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The surprising thing is that Mr Buxton, on behalf of the Board of Trade, confessed that it ''had not heard of these matters'', for the methods of handling at certain ports have long been notoriously careless, not to say flagrantly injurious, both to the colonial producer and the British consumer. Five years ago, after making a tour of the West Coast ports of Great Britain, on behalf of the Government of New Zealand, I presented a report, in the course of which I drew special attention to the improper handling of meat from this country. At Avonmouth and at Manchester there was nothing to complain of, for the appliances and methods there are of the best and every care is taken, but it was very different at Liverpool and Glasgow.
I personally watched the discharging of New Zealand frozen mutton at the Liverpool docks, and described in my report how it was roughly thrown from slings into a mess of slush and dirt, left partly exposed to rain, and then carted to the cool stores in open drays. At Glasgow boxes of beef from this country were similarly treated, being left sometimes for hours exposed to the sun's heat or to heavy rain, amid dirty dock surroundings. The harbour authorities, to whom I made representations on the subject, said it was no business of theirs to attend to such matters; the keepers of the cool stores declared it was no concern of theirs; I was told that the Canadian Government had provided stores, officials, and appliances to ensure proper handling of produce.
In my report I pointed out how we probably could, by co-operation with Canada, or by imitating its methods, secure the interests of our producers; but the report once it was printed and circulated was ''quietly inurned'', and no action taken. As the Government then proved itself indifferent to the interests of the producers, it may be some small comfort to know that the British Board of Trade has promised to look into the filthy handling of frozen meat, in the interests of the consumer. It is to be hoped that our Government will see it to be its duty to assist in the work of reform in this matter.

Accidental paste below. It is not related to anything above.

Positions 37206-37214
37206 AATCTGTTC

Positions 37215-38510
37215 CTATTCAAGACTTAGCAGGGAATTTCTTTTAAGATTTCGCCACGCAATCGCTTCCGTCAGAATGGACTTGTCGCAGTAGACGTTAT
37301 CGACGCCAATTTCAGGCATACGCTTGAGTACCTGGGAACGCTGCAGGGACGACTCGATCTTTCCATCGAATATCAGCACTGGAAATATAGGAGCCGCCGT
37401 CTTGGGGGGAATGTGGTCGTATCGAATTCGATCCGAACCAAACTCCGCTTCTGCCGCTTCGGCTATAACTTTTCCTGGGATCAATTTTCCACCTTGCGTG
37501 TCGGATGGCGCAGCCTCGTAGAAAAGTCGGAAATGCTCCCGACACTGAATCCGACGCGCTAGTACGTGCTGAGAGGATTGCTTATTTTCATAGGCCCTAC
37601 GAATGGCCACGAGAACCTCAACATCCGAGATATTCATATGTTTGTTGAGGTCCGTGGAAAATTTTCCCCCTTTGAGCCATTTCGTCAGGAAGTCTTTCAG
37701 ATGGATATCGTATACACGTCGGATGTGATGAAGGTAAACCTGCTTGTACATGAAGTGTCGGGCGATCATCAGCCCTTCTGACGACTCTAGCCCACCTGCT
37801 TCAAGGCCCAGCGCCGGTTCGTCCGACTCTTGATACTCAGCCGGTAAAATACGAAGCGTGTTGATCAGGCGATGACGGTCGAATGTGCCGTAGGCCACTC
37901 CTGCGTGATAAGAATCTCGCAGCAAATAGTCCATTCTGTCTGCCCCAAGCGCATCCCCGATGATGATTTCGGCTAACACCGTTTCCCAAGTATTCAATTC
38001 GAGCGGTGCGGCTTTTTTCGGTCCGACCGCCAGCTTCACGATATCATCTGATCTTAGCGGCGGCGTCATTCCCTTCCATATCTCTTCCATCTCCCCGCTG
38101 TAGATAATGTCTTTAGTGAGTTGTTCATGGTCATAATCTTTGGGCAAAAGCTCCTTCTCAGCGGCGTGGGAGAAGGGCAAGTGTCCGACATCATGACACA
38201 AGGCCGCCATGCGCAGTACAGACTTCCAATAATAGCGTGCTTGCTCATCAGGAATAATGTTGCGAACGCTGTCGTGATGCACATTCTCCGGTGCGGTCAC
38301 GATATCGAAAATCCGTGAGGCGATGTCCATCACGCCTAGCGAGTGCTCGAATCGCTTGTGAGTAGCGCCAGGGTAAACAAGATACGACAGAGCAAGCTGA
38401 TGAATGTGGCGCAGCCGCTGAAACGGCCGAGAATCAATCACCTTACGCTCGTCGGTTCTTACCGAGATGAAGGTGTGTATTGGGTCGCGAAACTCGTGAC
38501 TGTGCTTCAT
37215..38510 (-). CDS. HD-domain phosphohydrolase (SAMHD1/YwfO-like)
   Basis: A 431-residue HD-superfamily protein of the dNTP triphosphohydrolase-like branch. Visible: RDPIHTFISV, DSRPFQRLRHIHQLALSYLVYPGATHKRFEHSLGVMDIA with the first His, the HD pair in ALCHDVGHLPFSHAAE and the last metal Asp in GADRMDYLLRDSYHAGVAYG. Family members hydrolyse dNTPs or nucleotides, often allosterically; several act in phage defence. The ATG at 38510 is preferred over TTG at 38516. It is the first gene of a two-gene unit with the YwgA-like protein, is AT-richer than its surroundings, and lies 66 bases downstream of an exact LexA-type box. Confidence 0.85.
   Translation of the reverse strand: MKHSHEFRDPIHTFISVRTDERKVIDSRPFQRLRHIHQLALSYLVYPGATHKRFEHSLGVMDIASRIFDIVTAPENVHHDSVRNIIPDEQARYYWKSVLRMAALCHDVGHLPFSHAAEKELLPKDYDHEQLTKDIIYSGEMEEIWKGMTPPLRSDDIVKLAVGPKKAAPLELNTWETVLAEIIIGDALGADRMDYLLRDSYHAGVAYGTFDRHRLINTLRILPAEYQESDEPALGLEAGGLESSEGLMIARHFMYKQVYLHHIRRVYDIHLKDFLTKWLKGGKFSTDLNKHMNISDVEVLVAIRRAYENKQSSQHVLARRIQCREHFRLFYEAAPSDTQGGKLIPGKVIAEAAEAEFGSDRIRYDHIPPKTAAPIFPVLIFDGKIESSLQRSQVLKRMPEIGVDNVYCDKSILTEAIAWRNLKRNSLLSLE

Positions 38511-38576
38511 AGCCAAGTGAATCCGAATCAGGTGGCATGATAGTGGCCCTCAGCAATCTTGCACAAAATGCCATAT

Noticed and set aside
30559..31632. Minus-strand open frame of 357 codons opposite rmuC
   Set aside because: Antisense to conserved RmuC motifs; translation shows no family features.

- I am, etc., J. Liddell Kelly.
• The spread of the motor, with the consequent disappearance of the horse, is not confined to the cities.
''It doesn't matter where you go in the country now you will see motor cars owned by farmers,'' said a resident of Little River to a Press reporter.
''It is not very long ago since there were no cars owned in the district, but now I can count many, not only here, but in most other parts of Canterbury."
Even the old coach is being driven out of usefulness by motors, and a motor service for milk delivery is spoken of. I suppose before long horses will not be required for ploughing and similar work on the farm.
• The steam whaler Hobart will sail from Port Chalmers today on her return trip to Norway, She will be followed later by the barque Mimosa, the whaling company owning these vessels having decided to abandon New Zealand as a whaling station. Both of these vessels have been engaged in whaling in Tasmanian and southern New Zealand waters for the past 12 months, and during that time only 40 whales - chiefly of the humpback species - were secured; consequently, the venture has so far proved a most unprofitable one.
- ODT, 10.12.1912.
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